Life Eat & Drink Have scientists discovered ‘fountain of youth’?

Have scientists discovered ‘fountain of youth’?

It's time to stop demonising carbohydrates because a new study has found they may be the 'fountain of youth'. Photo: Universal Images Group/Getty
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If you want to live longer, you may want to ditch the high protein, low carbohydrate diet.

New research by scientists at the University of Sydney’s Charles Perkins Centre suggests a diet low in protein is the most effective in prolonging life and could even help in the battle against obesity and type 2 diabetes.

Such a diet stimulates the production of the hormone Fibroblast Growth Factor 21, the so-called “fountain of youth” hormone produced primarily in the liver, researchers say.

Previous research has shown that FGF21 is greatly influenced by diet and high levels of this hormone have actually been shown to play a huge role in curbing appetite, moderating metabolism, and improving the immune system and insulin production.

Lead author Dr Samantha Solon-Biet says the study, published in the journal Cell Metabolism, has painted a very clear picture that diets low in protein and high in carbohydrates are the most effective in increasing the hormone in mice.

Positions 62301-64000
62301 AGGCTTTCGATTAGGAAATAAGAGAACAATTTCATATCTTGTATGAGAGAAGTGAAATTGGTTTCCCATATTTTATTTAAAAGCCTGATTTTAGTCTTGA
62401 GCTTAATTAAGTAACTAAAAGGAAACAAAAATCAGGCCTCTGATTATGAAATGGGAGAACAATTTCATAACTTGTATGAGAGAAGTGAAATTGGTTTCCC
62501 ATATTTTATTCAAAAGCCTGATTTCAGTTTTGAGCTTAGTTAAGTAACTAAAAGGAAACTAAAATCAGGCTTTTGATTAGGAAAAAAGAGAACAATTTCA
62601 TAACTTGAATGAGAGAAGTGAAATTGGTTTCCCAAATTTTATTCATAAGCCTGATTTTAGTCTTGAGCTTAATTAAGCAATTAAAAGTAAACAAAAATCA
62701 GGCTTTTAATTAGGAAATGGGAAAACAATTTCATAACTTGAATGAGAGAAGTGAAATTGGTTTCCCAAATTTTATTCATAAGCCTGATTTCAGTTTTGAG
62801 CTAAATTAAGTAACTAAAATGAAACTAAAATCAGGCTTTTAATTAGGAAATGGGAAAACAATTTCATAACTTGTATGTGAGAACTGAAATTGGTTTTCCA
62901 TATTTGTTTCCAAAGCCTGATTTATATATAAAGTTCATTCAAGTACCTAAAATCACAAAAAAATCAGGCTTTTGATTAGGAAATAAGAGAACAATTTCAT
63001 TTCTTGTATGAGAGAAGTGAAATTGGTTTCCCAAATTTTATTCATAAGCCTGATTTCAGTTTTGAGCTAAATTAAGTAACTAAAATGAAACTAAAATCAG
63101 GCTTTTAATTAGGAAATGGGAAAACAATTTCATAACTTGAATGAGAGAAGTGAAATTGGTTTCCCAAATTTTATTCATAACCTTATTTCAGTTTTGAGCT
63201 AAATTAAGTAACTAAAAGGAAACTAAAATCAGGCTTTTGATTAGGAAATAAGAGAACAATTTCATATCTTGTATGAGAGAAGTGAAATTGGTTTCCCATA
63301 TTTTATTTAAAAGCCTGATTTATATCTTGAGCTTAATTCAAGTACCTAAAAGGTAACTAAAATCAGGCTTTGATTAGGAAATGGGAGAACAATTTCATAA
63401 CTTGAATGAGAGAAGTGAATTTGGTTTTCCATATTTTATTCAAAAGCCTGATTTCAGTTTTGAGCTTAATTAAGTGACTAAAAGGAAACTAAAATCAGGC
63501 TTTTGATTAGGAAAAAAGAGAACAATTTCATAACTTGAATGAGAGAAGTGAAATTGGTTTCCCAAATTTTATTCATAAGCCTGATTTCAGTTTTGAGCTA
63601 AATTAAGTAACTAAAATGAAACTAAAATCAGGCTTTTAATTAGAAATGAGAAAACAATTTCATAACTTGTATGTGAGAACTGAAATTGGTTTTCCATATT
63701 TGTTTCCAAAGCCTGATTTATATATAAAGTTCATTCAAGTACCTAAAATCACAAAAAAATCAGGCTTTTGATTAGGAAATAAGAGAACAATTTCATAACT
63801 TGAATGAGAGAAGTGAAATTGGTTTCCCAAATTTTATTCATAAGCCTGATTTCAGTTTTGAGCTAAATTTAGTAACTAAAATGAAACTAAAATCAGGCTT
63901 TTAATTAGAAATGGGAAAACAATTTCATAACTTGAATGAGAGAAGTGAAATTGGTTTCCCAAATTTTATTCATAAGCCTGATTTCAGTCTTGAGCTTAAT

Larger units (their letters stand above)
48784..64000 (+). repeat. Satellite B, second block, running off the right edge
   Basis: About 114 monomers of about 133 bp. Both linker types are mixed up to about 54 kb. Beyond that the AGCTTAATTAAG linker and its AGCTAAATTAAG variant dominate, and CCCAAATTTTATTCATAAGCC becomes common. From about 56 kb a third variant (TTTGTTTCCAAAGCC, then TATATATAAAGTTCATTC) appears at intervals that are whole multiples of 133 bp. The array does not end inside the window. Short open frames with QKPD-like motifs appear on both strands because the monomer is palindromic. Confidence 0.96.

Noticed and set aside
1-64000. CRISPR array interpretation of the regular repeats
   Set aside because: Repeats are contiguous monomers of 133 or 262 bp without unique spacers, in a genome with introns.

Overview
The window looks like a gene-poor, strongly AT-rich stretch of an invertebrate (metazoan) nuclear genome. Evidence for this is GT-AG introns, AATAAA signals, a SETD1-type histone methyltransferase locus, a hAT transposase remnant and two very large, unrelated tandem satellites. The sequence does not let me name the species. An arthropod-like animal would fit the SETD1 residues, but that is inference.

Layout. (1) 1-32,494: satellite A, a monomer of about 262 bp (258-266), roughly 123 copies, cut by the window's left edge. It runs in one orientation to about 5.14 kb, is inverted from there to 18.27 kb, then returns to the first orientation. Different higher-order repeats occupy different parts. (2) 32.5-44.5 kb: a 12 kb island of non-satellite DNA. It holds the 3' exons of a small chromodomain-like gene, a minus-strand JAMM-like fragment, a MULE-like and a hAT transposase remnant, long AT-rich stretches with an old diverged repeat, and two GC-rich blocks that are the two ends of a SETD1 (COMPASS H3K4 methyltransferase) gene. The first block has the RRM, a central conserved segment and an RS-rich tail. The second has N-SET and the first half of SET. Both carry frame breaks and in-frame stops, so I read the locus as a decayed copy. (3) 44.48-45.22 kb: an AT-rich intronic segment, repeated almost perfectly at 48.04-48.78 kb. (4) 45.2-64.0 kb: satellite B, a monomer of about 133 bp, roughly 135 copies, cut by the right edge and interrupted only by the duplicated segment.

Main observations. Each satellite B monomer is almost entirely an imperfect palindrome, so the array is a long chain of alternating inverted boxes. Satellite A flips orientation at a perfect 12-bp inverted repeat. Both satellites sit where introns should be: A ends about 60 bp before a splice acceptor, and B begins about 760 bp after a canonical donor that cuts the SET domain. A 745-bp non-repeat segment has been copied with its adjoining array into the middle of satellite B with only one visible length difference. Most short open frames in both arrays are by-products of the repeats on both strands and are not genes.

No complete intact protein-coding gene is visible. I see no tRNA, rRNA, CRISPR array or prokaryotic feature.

The mice who had elevated levels of FGF21 lived much longer, Dr Solon-Biet says.

The findings go against the common assumption that restricting carbohydrates is best for overall health.

“Despite the popularity of high protein ‘Paleo’ diets, our research suggests the exact opposite may be best for us as we age – that a low protein, high carbohydrate diet was the most beneficial for late life health and longevity,” Dr Solon-Biet said.

Because FGF21 responds in humans in the same way it does in mice, it means this data could be used to tailor diets and nutritional guidelines to generate the maximum metabolic effects from this hormone, she added.

“The beauty of our study is that while we can use drugs to elevate FGF21, we have shown that you can just as easily use diet to increase the levels of this hormone without having to use invasive interventions.”

She said perhaps we shouldn’t be steering away from carbs or demonising them as much as we have in the past 20 or 30 years because it was becoming apparent that the low protein, high carbohydrate diet improves a lot of aspects of late-life health.

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